Thursday, February 7, 2013

Even More Unfair . . .

Hi All.  My last post discussed my thoughts on the situation at the Kotel plaza, and what I believe to be unfair and counterproductive policies there.  This post will continue to discuss the same geographic area from a completely different angle.  

As some readers accurately pointed out, there are much bigger injustices occurring at the Temple Mount.  While I chose to focus on the internal issue, as its generally better to focus on internal improvement rather than outside castigation, I've decided that the points raised by several readers deserve to be heard as well. 

And now, onto the substance.  Jews tend to focus on the Kotel, the Western or Wailing Wall.  In fact, when one visits the Kotel, it's not uncommon to see Jews kissing the wall, placing notes containing prayers in the cracks of the wall, and other such gestures of veneration.  The prayers of the world's Jews are directed towards Kotel, or so many think.  In reality, our prayers are directed (or supposed to be directed) towards the location of the Kodesh HaKodashim, the Holy of Holies, which was located somewhere near the center of the Temple Mount, and represented the resting place for no less than God's presence on Earth.  Many decisors of Jewish law are actually of the opinion that someone who prays at the Kotel should direct their prayers towards the center of the mount (on an angle to the left of the wall) rather than at the wall, as is the common custom.  All of this to say that we've mistakenly elevated the value of the Western Wall in our mind above the immensely significant heritage of our two past Temples and the true import of the site.  

Now, on the Temple Mount itself.  The Dome of the Rock (constructed as a political monument in the year 692 c.e.) rests on the most important spot in the national and religious heritage of Israel and the Jewish people.  In addition, the comparatively smaller and more recent Al-Aqsa mosque sits oblique to the Dome as a place of Muslim and only Muslim prayer.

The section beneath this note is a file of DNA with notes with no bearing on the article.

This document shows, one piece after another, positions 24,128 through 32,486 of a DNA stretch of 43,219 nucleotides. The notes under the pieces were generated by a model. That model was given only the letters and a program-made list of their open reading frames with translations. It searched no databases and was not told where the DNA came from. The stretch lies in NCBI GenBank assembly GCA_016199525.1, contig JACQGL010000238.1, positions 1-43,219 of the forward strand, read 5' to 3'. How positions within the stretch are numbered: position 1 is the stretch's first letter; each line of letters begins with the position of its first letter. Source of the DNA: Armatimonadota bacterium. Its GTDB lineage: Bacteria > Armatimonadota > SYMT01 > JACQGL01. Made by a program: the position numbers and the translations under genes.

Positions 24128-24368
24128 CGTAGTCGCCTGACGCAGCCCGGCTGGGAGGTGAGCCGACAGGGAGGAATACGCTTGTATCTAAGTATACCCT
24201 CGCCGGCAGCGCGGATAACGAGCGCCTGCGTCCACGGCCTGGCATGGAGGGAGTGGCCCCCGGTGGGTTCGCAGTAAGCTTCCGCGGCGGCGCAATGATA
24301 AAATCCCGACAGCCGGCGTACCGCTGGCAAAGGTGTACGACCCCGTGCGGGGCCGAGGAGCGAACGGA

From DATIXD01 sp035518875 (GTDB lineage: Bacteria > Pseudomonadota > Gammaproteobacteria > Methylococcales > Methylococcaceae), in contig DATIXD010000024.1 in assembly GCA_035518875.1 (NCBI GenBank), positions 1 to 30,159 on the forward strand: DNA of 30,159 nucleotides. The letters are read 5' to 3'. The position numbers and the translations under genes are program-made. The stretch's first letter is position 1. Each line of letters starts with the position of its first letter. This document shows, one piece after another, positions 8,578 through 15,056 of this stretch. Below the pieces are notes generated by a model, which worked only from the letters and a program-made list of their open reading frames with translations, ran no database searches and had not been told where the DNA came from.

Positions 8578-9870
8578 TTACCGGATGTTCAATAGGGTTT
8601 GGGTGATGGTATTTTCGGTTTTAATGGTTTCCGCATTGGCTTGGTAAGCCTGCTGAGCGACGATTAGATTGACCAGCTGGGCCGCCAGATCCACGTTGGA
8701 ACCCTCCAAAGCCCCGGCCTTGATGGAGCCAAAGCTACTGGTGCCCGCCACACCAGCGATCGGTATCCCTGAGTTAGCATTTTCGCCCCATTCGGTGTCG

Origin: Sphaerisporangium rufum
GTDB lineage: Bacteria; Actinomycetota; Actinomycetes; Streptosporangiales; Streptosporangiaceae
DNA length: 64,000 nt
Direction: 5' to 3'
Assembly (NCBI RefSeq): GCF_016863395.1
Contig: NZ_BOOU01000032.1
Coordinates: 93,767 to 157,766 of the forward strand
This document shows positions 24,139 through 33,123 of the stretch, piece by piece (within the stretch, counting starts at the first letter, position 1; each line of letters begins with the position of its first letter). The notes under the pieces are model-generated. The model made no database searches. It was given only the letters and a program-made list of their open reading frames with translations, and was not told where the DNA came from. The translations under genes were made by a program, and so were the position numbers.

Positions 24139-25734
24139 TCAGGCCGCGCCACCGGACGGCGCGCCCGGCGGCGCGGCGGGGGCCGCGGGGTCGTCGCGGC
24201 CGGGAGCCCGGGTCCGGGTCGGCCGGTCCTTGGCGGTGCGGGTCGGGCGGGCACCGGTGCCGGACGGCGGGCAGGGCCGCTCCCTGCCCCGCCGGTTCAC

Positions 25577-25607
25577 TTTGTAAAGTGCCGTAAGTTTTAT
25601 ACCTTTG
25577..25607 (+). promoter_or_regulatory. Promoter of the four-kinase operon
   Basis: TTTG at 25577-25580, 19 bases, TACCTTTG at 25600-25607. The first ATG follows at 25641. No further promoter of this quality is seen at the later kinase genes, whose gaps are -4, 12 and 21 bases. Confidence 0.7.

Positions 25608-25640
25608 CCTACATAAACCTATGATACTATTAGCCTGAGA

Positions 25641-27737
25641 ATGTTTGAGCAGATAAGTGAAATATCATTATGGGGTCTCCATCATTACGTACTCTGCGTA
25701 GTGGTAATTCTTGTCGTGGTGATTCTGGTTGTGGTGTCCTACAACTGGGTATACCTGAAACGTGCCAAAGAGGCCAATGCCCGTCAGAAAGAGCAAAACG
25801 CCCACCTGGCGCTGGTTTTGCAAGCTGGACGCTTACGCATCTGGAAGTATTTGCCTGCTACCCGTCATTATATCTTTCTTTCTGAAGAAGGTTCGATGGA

Though there are many complaints one could fairly lodge (such as truth about the actual importance of the site in Muslim theology and history), I'll focus on the main one.  Though Jews and other non-Muslims can tour the Temple Mount under the close watch of Israeli authorities at designated times, they cannot pray there.  This is strictly enforced by the Israeli authorities, as part of an agreement they voluntarily entered into with the WAQF, the Muslim authorities who control the site.  When tour groups go up, they watch closely to make sure no one talks or so much as dares to pray or do something that would offend the Muslims.  This is true not just for Jews but for all non-Muslims.  Imagine, for a moment, all non-Jews being banned from Jewish holy places, and a unit of armed officers watching closely to enforce the ban.  We would never do such a thing, as we believe that our God is the only God, and therefore everyone's.  He cares about all people, and desires their heartfelt prayer.  In fact, we earnestly pray for the day when all nations will come to our Temple to pray to the one God.  "[M]y house shall be called a house of prayer for all peoples" (Isiah 56:7).  It's with this thought that we conclude prayers on Yom HaKippurim and other holy days, representing our sublime yearning for unity in the face of our human condition and the existence of one omnibenevolent God.